<<"\n\n";
    }

    Heres Computer.h:
    Code:
    //File Computer.h
    
    #include <string>
    #include "CPU.h"
    //#include <iostream>
    using namespace std;
    #ifndef Computer_H
    
    #define Computer_H
    
    class Computer
    {
     private:
             string brandName;
             CPU * cpu;
             int memory;
             double price;
             
      public:
             Computer();
             ~Computer();
             string getBrandName();
             CPU* getCPU();
             int getMemory();
             double getPrice();
             void setBrandName(string);   
             void setCPU(string, int);   
             void setMemory(int);   
             void setPrice(double);
             void printInfo();
    };
    
    #endif
    Heres CPU.h:
    Code:
    // File CPU.h
    
    #include <string>
    using namespace std;
    #ifndef CPU_H
    
    #define CPU_H
    
    class CPU
    {
     private:
             string type;
             int speed;
     
     public:
            CPU();
            ~CPU();
            string getType();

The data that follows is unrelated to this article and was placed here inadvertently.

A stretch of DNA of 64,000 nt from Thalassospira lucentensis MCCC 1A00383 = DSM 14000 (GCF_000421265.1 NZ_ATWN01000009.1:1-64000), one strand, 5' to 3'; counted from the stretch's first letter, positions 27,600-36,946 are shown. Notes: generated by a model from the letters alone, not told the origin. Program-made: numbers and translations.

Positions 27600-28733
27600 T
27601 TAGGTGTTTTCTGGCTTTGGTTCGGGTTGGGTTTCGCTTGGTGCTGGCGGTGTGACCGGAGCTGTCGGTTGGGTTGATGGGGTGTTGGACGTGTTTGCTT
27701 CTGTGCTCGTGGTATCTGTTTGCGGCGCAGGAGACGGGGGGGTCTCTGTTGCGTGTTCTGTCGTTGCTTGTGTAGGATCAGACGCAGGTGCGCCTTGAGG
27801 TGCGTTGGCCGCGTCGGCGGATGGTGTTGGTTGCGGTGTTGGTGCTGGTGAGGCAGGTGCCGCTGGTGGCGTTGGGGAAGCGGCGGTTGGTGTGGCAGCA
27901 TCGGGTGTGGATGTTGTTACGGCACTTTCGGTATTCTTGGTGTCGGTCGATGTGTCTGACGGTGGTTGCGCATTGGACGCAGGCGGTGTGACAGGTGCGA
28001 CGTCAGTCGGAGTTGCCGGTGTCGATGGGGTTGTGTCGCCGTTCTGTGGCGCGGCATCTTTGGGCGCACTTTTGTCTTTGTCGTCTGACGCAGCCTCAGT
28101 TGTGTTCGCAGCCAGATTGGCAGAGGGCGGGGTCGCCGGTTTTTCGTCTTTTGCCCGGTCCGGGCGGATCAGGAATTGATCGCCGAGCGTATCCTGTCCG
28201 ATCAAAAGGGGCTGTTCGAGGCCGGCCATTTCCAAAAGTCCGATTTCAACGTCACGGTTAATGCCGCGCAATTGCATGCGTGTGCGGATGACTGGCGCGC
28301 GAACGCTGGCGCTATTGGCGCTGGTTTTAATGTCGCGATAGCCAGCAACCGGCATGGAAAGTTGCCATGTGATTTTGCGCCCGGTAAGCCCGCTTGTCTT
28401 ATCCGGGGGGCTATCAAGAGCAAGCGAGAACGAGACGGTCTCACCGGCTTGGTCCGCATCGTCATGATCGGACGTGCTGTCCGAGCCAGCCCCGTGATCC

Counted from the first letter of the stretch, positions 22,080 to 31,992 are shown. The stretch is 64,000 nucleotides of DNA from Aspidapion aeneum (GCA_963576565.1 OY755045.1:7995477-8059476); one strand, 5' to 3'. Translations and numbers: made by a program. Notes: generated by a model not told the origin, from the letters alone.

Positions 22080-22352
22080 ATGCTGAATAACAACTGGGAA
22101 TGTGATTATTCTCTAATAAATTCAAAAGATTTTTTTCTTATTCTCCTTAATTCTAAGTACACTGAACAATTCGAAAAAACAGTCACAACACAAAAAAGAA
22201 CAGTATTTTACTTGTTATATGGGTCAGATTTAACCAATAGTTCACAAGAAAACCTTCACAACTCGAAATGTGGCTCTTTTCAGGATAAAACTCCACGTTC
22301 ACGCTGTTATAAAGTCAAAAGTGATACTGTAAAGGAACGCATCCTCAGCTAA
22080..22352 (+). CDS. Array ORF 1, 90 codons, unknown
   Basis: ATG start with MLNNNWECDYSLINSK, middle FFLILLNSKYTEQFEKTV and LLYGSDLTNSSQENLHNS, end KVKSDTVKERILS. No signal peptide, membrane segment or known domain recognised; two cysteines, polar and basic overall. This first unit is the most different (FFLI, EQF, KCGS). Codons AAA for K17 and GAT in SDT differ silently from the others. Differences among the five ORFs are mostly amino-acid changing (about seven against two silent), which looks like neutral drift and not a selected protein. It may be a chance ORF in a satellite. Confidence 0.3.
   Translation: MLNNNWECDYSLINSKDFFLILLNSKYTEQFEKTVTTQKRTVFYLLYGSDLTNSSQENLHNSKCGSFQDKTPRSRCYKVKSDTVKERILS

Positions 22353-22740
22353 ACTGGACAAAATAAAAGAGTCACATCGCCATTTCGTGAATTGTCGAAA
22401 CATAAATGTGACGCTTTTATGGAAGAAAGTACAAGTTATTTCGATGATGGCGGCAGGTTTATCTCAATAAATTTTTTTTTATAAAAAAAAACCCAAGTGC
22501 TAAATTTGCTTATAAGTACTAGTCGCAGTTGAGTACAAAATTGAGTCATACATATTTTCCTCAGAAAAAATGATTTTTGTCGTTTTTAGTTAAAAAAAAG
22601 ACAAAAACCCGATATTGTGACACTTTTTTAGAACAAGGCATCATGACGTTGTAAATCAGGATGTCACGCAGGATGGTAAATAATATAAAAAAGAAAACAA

int getSpeed();
            void setType(string);
            void setSpeed(int);
            void printInfo();
            
    
    };
    
    #endif
    And heres CPU.cpp
    Code:
     // File CPU.cpp
    
    #include <string>
    #include <iostream>
    
    #include "CPU.h"
    
    
    CPU:: CPU()
    {
          type = "?";
          speed = 0;
    }
    
    CPU:: ~CPU() 
    {
           cout<<"CPU with the type "<< type <<" and the speed "<< speed <<" is being destroyed." <<endl;       
    }
    
    string CPU:: getType()
    {
            return type;
    }
    
    int CPU:: getSpeed()
    {
            return speed;
    }
            
    void CPU:: setType(string type)
    {
            type = type;
    }
    
    void CPU:: setSpeed(int speed)
    {
            speed = speed;
    }
    
    void CPU:: printInfo()
    {
            cout<<type<<","<<speed<<"HZ"<<endl; 
    }

    Any help would be appreciated

  2. #2
    Guest Sebastiani's Avatar
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    Location
    Waterloo, Texas